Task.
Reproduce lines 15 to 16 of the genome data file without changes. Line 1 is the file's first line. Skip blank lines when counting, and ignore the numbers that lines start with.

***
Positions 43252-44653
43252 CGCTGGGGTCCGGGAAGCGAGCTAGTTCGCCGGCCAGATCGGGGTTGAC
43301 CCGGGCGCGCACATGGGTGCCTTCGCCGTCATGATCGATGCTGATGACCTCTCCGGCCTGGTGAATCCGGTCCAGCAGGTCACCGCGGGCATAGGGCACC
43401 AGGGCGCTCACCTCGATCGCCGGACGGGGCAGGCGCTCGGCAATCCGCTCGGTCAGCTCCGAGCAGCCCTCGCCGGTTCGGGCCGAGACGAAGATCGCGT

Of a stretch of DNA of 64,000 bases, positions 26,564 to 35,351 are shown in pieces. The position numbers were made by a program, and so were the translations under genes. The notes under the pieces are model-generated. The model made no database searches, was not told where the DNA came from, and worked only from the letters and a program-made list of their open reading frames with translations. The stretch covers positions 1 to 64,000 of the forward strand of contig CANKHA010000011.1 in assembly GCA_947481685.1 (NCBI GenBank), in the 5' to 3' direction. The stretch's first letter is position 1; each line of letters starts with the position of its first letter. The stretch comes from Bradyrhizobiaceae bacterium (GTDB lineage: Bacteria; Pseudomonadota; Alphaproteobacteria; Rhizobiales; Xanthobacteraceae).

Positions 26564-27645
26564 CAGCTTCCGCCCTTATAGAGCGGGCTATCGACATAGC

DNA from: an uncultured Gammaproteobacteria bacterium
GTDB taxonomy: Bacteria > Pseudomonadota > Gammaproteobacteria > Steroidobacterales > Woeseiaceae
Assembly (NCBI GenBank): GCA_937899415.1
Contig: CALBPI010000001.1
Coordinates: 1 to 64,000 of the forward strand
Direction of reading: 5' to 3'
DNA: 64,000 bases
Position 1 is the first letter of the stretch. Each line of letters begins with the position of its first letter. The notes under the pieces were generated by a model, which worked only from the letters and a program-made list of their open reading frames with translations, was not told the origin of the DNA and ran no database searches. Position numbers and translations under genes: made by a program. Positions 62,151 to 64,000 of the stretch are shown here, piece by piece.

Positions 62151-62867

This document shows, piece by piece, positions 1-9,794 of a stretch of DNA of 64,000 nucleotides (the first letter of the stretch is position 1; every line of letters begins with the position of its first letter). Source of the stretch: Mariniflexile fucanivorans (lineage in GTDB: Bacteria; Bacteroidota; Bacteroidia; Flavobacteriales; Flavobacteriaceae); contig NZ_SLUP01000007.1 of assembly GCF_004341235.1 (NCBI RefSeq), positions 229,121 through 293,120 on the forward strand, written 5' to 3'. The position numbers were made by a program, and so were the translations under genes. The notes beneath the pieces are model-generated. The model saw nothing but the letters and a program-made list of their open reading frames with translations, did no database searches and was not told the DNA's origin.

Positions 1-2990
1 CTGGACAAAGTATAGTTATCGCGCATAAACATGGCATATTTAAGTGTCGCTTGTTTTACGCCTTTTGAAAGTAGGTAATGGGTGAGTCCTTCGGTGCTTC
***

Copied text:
Position 1 is the first letter of the stretch. Each line of letters begins with the position of its first letter. The notes under the pieces were generated by a model, which worked only from the letters and a program-made list of their open reading frames with translations, was not told the origin of the DNA and ran no database searches. Position numbers and translations under genes: made by a program. Positions 62,151 to 64,000 of the stretch are shown here, piece by piece.

Positions 62151-62867